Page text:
Equity in the ring – Scorpio and Goodbulk slug it out

Getting in the ring at last week's Marine Money’s Ship Finance Forum in New York to do battle with the topic of equity fundraising in shipping were Robert Bugbee, ceo of Scorpio Bulkers and Scorpio Tankers, and John Michael Radziwill, ceo and chairman of Oslo-listed Goodbulk.

The discussion, framed as a “boxing match” - think of hard hitting punches and body blows between two sometimes unrestrained shipowners - was moderated by Peter Evensen, now retired from Teekay.

Context and history loomed large here. Evensen, who previously was a banker at a group of institutions that evolved into JP Morgan, had once financed Radziwill’s shipowner relations including the Livanos and Carras clans. Bugbee, in turn, had sold a fleet of suezmaxes to Teekay when he was a top executive at OMI Corporation circa 2008.

The so-called boxing match focused on equity - listed companies and investments by private funds. As a backdrop, Radziwill was seeking to raise money in New York earlier this year, and had to cancel a speaking slot at the three day late June Marine Money event due to a road show for a $140m IPO on the Nasdaq. That deal was not meant to be.

Moving around the ring like a good pugilist, Radziwill said, “The public markets were not giving the same value as we got in the private market…”, in a $10m share raise announced in September, and that “Certain sophisticated investors appreciate the value of our platform.”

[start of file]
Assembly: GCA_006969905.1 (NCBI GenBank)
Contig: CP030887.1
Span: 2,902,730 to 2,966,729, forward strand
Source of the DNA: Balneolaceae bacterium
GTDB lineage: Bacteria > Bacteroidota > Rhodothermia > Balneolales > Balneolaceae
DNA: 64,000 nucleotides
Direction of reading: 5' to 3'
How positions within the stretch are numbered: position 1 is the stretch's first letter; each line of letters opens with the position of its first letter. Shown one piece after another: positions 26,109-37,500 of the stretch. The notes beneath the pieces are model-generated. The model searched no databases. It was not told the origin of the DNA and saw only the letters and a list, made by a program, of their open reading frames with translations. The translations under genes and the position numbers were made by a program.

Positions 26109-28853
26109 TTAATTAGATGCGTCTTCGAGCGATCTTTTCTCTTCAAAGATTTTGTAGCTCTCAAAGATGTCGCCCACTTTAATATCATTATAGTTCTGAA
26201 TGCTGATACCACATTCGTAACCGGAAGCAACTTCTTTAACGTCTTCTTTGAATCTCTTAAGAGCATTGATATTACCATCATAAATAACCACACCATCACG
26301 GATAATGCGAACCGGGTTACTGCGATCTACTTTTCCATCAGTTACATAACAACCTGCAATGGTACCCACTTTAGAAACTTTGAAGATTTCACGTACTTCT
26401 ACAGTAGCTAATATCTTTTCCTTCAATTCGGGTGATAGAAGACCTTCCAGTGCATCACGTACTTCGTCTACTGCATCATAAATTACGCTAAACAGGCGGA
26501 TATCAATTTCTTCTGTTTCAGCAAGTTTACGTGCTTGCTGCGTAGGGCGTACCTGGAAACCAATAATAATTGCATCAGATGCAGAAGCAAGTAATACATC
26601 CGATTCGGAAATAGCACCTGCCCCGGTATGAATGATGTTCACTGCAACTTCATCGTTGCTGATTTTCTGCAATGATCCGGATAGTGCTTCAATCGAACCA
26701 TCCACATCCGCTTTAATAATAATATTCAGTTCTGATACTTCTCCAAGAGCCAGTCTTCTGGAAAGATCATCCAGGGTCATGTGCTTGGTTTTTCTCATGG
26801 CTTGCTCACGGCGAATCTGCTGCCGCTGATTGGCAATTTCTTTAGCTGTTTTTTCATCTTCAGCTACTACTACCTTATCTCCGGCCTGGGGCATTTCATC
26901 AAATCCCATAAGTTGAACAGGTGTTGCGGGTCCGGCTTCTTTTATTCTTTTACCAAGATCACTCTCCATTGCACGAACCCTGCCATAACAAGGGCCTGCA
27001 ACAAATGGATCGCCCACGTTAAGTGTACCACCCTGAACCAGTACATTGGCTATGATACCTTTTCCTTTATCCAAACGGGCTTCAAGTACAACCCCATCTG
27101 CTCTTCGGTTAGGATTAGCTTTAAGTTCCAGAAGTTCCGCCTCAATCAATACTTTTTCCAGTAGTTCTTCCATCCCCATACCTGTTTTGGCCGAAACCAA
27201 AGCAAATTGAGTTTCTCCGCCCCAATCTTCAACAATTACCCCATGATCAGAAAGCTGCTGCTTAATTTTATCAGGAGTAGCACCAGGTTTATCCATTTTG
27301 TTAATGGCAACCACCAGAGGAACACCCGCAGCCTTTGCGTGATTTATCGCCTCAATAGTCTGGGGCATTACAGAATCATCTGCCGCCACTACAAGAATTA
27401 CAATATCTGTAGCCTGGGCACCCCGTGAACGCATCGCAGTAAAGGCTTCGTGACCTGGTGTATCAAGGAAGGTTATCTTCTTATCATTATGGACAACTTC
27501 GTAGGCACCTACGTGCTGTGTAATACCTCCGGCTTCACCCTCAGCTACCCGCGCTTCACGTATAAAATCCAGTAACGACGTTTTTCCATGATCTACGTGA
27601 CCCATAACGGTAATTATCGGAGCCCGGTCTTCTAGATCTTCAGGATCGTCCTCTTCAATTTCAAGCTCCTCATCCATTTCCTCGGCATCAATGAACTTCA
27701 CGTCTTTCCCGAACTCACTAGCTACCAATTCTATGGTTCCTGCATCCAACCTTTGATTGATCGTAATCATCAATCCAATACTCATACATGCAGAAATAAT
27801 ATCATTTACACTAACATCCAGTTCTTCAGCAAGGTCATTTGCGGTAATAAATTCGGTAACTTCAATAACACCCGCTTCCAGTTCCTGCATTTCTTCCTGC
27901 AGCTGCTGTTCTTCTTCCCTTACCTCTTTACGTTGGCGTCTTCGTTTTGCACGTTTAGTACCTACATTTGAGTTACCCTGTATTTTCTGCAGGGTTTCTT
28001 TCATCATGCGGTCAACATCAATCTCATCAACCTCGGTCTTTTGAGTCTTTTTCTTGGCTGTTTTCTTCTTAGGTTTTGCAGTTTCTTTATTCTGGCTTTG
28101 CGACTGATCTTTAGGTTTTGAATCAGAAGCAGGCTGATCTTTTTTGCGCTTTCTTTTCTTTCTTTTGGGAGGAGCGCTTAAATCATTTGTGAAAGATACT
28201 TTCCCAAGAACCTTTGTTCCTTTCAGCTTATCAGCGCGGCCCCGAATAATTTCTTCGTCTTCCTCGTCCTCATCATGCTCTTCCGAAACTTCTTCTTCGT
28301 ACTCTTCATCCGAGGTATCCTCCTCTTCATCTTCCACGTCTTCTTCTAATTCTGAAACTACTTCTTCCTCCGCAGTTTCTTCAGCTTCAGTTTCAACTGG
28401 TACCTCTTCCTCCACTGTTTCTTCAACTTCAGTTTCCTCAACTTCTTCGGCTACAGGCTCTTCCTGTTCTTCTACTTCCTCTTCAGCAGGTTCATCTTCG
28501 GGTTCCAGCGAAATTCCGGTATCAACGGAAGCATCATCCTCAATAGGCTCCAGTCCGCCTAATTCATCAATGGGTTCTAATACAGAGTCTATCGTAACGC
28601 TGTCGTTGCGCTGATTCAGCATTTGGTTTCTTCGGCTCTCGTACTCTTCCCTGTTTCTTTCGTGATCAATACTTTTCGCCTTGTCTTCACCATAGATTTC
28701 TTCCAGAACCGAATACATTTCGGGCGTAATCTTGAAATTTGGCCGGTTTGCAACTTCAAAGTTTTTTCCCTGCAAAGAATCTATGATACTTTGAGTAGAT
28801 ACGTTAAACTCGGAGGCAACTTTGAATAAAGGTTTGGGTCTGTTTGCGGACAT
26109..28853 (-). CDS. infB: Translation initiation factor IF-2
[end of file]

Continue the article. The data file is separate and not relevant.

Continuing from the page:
Goodbulk has close relations with Cargill, who sold it a bevy of capesize vessels earlier this year and the Carval funds, who maintain a sizable position in its shares. Radziwill was emphatic about the investment potential of Goodbulk, saying “I just want to make money for my shareholders.” He noted the healthy prospects for 2019 - 2020, and pointed to a big chunk of its fleet, roughly 30% , put away on timecharters at profitable hires.

Marine Money Radziwill Evensen Bugbee

Bugbee, who has kept a lower profile in recent years after achieving “shipping celebrity” status, also moved carefully around the ring. In this match, he expended a good deal of his formidable fire-power vocally dissuading conference attendees about the relative desirability of “pure play” companies operating in only one sector of the market, compared to those in multiple segments.

Again, the context of the discussion is important. While Scorpio Bulk has seen its star brighten with dryb ulk’s uptick, Scorpio Tankers with a fleet of MR’s waiting for the upturn, has struggled. In early October, Scorpio Tankers th, facing the prospect of “breaking covenants”, in Bugbee’s words, raised $300m with Scopio Bulkers- its, taking $100m of the tanker shares, and suddenly finding itself no longer a pure play.

The boxers also delved into reasons why shipping equities have languished compared to other sectors with Bugbee opining that “the general record of private equity in shipping is hopeless”

He added that: “Public investors in the marketplace can often discount stuff we don’t see at the time”.

Alluding to the downdrafts evident at the time of Goodbulk’s abortive US IPO Radziwill countered by talking about his later “victory” - the private placement - and suggesting that it’s tough for maritime equities to compete against tech for investors’ attention.

Posted 22 November 2018
Barry Parker

New York correspondent, Seatrade Maritime

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